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Battling the bread bugs

Sunn Pest feeding on wheat spikes
Sunn Pest feeding on wheat spikes
credit: ICARDA

Wheat is central to the diets of people in the West and Central Asia and North Africa region, but it is in short supply in many countries of the region because it is vulnerable to insect attack. Sunn pest, an insect pest from the shield bug and stink bug families, reduces wheat and barley yields significantly and renders flour unsuitable for bread-making. The traditional approach to control has been government-funded aerial spraying, which drains more than $150 million each year from the already stretched agricultural budgets. However, in recent years, pest resistance appears to be increasing and the effectiveness of pesticide-based control has been questioned. Supported by a consortium of international and regional scientists, policy changes are being effected as integrated pest management (IPM) methods gain recognition within the region.

Wheat provides up to 40 per cent of daily calories and protein among the region's population but the problem of Sunn pest has resulted in severely reduced yields - often three times lower than the world's average of 5 tonnes per hectare. More than 15 million hectares of wheat and barley cultivation are now affected by this pest. As well as feeding on plants, the insects also inject an enzyme into the grain which destroys its natural gluten. As a result, grain with even a low level of infestation (less than five percent) is unsuitable for making bread, and sells for much less than the normal market price.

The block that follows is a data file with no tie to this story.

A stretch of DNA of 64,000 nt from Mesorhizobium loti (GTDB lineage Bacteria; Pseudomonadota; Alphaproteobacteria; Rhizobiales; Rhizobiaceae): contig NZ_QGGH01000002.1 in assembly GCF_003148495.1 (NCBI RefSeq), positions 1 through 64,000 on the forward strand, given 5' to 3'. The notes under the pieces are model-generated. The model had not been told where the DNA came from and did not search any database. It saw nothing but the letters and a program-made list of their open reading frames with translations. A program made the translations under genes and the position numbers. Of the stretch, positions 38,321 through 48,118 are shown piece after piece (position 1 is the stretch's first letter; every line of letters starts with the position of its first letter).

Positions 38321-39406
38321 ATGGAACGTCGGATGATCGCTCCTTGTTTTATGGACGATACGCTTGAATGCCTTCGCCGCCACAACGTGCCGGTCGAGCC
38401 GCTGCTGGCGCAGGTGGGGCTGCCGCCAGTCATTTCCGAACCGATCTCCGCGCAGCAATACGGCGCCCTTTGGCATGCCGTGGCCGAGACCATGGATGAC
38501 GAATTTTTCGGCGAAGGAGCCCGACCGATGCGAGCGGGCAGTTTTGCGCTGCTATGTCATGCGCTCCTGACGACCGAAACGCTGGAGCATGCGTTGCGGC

Challenging pesticide policy

Changing government attitudes towards aerial spraying has been a key achievement of the consortium, which brings together scientists from several international institutions* and the national agricultural research systems of Iran, Syria and Turkey. Sunn pest control in the region has traditionally been a government responsibility; when outbreaks occur, farmers inform local authorities, who request the government to carry out spraying. But the dependence on pesticides has many drawbacks, besides chemical costs and concerns over the development of resistance; water courses are frequently polluted and native beneficial parasite and predator insect populations are destroyed.

Regional research by the consortium has demonstrated that aerial-spraying is counter-productive, and far less effective than alternative methods provided by IPM. With policy-makers and other government representatives involved with the consortium from its early stages, important changes in policy have been achieved. In Turkey and Iran for example, over three million hectares are now under a system of farmer-based control, resulting in significant savings and reduction of Sunn pest damage.